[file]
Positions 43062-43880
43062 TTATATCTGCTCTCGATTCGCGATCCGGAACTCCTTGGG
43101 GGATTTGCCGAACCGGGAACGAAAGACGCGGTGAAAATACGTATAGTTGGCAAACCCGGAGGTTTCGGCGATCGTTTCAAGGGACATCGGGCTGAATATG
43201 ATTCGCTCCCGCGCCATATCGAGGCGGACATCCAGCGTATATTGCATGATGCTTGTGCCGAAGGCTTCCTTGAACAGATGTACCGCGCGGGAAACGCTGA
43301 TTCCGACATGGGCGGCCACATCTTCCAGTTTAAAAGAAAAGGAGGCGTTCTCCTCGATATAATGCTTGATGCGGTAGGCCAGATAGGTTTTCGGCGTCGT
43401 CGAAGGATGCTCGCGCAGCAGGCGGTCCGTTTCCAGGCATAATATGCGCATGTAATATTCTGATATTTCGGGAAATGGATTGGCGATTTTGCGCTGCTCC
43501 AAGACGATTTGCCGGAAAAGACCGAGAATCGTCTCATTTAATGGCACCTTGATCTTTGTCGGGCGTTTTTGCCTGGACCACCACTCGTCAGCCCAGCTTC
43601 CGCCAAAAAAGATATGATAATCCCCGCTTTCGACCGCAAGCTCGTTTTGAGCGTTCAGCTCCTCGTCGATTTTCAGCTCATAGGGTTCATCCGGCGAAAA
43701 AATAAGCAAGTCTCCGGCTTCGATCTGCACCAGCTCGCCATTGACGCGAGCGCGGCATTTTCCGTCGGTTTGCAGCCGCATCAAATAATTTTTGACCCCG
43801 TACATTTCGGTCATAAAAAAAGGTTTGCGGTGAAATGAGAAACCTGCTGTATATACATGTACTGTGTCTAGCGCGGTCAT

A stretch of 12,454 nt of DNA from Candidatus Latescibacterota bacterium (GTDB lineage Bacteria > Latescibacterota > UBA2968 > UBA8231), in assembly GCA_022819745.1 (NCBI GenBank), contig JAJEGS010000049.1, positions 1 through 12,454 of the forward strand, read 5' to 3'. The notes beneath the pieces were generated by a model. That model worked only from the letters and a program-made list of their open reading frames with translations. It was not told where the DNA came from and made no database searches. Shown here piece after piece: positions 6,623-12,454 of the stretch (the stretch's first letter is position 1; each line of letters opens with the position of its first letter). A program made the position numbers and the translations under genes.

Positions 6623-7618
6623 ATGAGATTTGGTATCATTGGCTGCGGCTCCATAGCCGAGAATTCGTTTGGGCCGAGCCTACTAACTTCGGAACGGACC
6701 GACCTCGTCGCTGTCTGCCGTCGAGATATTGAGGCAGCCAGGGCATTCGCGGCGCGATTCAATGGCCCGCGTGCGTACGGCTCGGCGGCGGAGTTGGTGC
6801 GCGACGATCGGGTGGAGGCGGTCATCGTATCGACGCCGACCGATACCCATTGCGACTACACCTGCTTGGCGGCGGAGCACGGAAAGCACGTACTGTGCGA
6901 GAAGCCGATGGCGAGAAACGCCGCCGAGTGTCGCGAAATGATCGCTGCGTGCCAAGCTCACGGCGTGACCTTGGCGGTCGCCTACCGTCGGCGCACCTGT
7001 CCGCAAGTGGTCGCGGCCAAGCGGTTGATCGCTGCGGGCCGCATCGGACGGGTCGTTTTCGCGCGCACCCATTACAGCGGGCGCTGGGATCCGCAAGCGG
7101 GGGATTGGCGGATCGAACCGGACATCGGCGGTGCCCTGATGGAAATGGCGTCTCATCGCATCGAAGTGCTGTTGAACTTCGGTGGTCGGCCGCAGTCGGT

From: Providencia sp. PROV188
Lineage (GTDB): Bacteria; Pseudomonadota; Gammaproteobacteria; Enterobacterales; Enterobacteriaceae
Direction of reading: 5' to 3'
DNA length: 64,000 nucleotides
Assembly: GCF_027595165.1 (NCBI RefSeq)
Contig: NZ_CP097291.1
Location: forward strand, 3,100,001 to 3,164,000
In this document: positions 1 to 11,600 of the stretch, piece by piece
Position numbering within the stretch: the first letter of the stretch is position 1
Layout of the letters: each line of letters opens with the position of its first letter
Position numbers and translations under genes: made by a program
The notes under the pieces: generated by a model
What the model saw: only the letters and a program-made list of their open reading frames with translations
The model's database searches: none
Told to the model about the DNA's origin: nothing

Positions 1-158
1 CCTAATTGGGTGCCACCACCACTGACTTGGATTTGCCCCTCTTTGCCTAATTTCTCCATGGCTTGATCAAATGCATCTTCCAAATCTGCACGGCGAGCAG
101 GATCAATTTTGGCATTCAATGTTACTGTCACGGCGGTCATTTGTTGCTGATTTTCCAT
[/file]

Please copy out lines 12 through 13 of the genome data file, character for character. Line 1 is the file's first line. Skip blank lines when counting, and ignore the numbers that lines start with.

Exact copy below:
Positions 6623-7618
6623 ATGAGATTTGGTATCATTGGCTGCGGCTCCATAGCCGAGAATTCGTTTGGGCCGAGCCTACTAACTTCGGAACGGACC